# Epsilon and delta

1. Jun 2, 2017

### Karol

1. The problem statement, all variables and given/known data

2. Relevant equations
Continuity:
$$\vert x-c \vert < \delta~\Rightarrow~\vert f(x)-f(c) \vert < \epsilon$$
$$\delta=\delta(c,\epsilon)$$

3. The attempt at a solution
$$\vert f(x)-f(c) \vert <\frac{1}{2}f(c)~\Rightarrow~\vert x-c \vert < \delta_1$$
So i have this δ1 but what do i do with it?
And ε=½f(c) is big, maybe it will be in the negative zone.
Maybe i have to find a δ such that $~\vert f(x)-f(c) \vert =0~$?
There is such a δ, so why was advised to take such a large ε?

2. Jun 2, 2017

### PeroK

You are still starting these proofs the wrong way round. Somehow you have to train yourself to stop writing things like:

$$\vert f(x)-f(c) \vert <\frac{1}{2}f(c)~\Rightarrow~\vert x-c \vert < \delta_1$$

You must, must, must stop yourself from doing this.

For this problem I would first try to "prove" it using a graph of the function and a geometric argument.

3. Jun 2, 2017

### PeroK

The above is continuity.

And this is what you write. You must see the difference. Every time you turn it round the wrong way.

4. Jun 2, 2017

### Karol

I was wrong at the definition of continuity:
$$\vert f(x)-f(c) \vert < \epsilon~\Rightarrow~\vert x-c \vert < \delta$$
The ε is to the intersection with x

5. Jun 2, 2017

### Staff: Mentor

No, what you have above is backwards. The implication you showed in post 1 has the implication in the right order.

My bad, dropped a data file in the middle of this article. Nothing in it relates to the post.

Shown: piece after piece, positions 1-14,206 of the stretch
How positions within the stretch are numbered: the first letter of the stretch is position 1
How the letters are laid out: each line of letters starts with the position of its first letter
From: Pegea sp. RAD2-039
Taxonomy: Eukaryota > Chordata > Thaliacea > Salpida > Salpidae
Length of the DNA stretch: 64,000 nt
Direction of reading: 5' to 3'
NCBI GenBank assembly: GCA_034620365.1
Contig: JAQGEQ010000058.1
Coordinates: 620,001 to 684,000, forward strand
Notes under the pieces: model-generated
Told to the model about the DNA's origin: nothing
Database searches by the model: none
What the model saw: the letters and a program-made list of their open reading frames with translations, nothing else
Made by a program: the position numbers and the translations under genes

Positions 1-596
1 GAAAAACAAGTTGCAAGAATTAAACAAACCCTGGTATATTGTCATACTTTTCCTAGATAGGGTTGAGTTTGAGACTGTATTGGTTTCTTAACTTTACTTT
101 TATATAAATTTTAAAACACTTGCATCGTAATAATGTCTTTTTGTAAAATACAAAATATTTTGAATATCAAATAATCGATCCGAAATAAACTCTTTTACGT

In words, "If x is close to c, then f(x) will be close to f(c)"
The delta and epsilon quantify the "close to" terms.
??
In your drawing, where is x? Where is c? Is the circled point on the curve (c, f(c))?

6. Jun 2, 2017

7. Jun 2, 2017

### Dr.D

I had a friend, a fraternity brother actually, who always said that his ambition in life was to be an epsilon and delta picker.

8. Jun 2, 2017

9. Jun 3, 2017

### Karol

If f(c)>0 i can take ε small and it will still be $~\vert f(x)-f(c) \vert >0~$ and find a δ because of continuity, so why do i need the $~\epsilon=\frac{1}{2}f(c)~$?

10. Jun 3, 2017

### Staff: Mentor

In your drawing in post #8, you have $\epsilon = f(c)$, which isn't what the hint is saying.

11. Jun 3, 2017

### Karol

Thank you Mark, Dr.D and PeroK

12. Jun 3, 2017

### Staff: Mentor

@Karol, did you actually prove the theorem? The problem asks you to prove that statement, and illustrate with a sketch.

13. Jun 3, 2017

### Karol

Because of continuity i can find a δ for $~\epsilon=\frac{1}{2}f(c)~$, so in this interval: $~c-\delta<x<c+\delta~$, f(x)>0